Home » Merthyr Tydfil Council could be fined as only half residents take part in food recycling
Merthyr Tydfil Politics South Wales

Merthyr Tydfil Council could be fined as only half residents take part in food recycling

JUST half of Merthyr Tydfil’s residents currently recycle their food waste, sparking concerns the council could miss its future targets and and be hit with fines.

On January 29, an officer told the council’s neighbourhood services, countryside and planning scrutiny committee that 50% of residents take part in food recycling and 75% recycle their dry waste.

He also said there is 50% food and dry recycling in wheelie bins, which goes up to 75% if you take into account things that could be taken to household recycling centres.

The council wants to achieve the 64% target for 2023-24 and be in a position where it surpasses the 70% target in 2024-25 to avoid fines for not achieving this.

At the moment, the fines are £200 for every tonne by which the target is missed, which is around £52,000 for each percentage point that the council falls under the relevant target by.

Overall, the council has continued to achieve the Welsh Government’s recovery target year on year since 2015-16.

The 64% target was achieved for the eighth consecutive year in 2022-23, with a recovery rate of 64.8%.

But the report said this figure is 2% less than the previous year and well below where the council would like to be in its aim to incrementally increase the rate towards the 70% target and future targets up until zero waste in 2050.

The report said research carried out this year into waste and recycling identified above Welsh average figures of recyclables and food in wheelie bins.

It said it is evident “there is still a considerable amount of recyclables including food in residual waste bins”.

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It added: “Although there have been many projects implemented over the years to address this the impacts are not enough to continue to achieve the WG (Welsh Government) targets.”

It said waste and recycling wardens continue to monitor food waste participation and engagement with residents who do not recycle this material.

There was a significant increase in kerbside dry recycling and food waste tonnages between 2019-20 and 2020-21, possibly due to the Covid lockdowns and restrictions, with householders being at home more, the report said.

But from 2020-21 there was a downward trend in the amount of dry recyclables and food waste collected at the kerbside, compared with the previous year.

This trend has seen food waste tonnages going below pre-Covid levels while dry recycling, although reducing, has remained above them.

In response to a question from Councillor Paula Layton, council officers said the council is ranked about 11th or 12th out of the 22 councils in Wales and that five councils are achieving the target but they’re doing nothing different.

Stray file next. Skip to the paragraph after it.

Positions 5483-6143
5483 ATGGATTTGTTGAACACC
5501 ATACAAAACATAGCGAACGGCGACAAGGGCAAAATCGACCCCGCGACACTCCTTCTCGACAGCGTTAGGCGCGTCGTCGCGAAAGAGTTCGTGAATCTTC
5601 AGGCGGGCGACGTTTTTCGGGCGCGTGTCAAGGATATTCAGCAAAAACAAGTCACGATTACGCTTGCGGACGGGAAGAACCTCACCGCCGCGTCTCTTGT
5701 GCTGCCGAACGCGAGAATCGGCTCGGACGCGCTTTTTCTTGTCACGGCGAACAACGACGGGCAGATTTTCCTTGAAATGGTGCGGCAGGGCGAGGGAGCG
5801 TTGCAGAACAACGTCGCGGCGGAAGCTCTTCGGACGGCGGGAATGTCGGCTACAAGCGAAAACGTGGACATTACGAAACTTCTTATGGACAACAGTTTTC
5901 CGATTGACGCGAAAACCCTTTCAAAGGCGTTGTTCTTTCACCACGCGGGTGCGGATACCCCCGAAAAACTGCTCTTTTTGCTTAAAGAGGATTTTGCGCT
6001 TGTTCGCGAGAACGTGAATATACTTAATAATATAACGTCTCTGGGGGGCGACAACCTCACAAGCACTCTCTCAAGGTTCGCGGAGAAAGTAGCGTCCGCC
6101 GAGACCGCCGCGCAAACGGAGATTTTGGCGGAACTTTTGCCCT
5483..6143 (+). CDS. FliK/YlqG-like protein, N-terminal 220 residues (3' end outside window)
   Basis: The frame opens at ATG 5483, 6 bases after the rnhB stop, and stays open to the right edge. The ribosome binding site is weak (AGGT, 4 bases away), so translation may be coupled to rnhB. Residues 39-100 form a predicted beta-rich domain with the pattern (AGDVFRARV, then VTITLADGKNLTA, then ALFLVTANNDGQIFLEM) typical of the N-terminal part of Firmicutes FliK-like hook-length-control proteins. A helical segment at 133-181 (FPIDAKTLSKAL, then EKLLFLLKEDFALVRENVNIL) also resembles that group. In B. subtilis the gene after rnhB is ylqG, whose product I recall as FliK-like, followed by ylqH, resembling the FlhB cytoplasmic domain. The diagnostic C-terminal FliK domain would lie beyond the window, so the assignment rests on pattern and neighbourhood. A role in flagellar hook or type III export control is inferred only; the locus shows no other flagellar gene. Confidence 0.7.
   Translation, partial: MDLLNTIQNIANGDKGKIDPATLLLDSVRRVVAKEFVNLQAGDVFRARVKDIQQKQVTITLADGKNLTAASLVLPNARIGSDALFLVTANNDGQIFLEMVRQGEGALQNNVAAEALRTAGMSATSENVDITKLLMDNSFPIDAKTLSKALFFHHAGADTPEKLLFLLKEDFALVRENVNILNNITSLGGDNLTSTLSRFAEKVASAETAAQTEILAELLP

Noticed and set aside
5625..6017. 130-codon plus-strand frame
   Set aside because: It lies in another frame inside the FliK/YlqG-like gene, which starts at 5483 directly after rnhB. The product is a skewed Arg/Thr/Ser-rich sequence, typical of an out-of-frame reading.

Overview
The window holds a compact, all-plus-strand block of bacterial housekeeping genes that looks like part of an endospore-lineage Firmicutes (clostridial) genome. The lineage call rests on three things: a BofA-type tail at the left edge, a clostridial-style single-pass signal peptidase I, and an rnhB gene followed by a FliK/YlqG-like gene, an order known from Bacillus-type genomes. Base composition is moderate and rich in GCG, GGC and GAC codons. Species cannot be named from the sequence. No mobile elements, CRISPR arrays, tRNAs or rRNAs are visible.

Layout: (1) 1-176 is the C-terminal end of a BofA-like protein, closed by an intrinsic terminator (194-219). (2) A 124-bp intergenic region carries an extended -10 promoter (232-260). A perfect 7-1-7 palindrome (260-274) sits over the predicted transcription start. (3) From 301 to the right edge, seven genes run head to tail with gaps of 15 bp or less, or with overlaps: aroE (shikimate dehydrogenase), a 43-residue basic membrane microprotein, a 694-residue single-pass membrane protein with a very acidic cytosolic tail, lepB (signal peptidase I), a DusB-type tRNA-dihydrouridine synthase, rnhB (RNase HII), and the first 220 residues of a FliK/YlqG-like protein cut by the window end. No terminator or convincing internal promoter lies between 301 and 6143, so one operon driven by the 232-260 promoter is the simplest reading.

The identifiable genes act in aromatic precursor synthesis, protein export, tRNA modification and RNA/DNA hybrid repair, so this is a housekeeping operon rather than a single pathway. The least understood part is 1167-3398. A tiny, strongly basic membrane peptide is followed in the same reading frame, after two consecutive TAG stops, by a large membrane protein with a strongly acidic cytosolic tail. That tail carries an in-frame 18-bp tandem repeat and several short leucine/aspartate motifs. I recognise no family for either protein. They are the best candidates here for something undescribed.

Councillor David Hughes, cabinet member for neighbourhood services, said they’re looking at things like a rubble collection service and he said the recycling requirements for businesses should help but they’ve got a lot to do to meet the 70% target.

Speaking about food waste going into wheelie bins, committee member Councillor Clive Jones said: “It’s completely unhygienic in this day and age. No food in 2024 should be going into a black bin.”

He added it’s a “huge task” to reach the target and so far they’ve escaped any fines and need to avoid them “at all costs”.

He said they’ve got to increase the rate by at least 4% by March 31, 2025 and said it’s going to be a huge ask and to keep it at that level.

He also said that they need to tell those who are complying that 50% of their neighbours aren’t doing it and ask why aren’t they doing it.

He said: “These figures, certainly for food waste are stark and the public should be told because a lot of them are doing their bit.”

He said some of the reasons given for not putting out food waste are “laughable”.

He said people need to be told  they have to reach this 70% figure by March 31, 2025 or else because the people who will be paying for it are the public.

Philip Star, a co-opted member of the committee, said things seem to have plateaued and the message around the need for people to recycle tends to be congratulatory.

He said people need to be told this is the reality of the situation and the only way they are going to reach the target is by bringing the public with them.

He said there are always going to be people who never comply but there’s probably a small number of people who don’t realise how serious the situation is and if they can make them aware they may well pull more people to the side of recycling.

Councillor Bill Smith said they’ve got to tell the public they’ve got a major problem and that problem is cost.

He said they’ve got to start telling the public the cost would be to the whole budget of the council as it would have a knock-on effect.

He said they’ve got to give the public the bad news not just the good news and added: “I don’t know how we are going to do it.”

Councillor Paula Layton said staff are doing everything they can but it is down to resources and cost. She said it’s a hard job and said the staff are doing their best and well done to them.

Councillor David Jones, chair of the committee, shared his appreciation for the work that’s being done.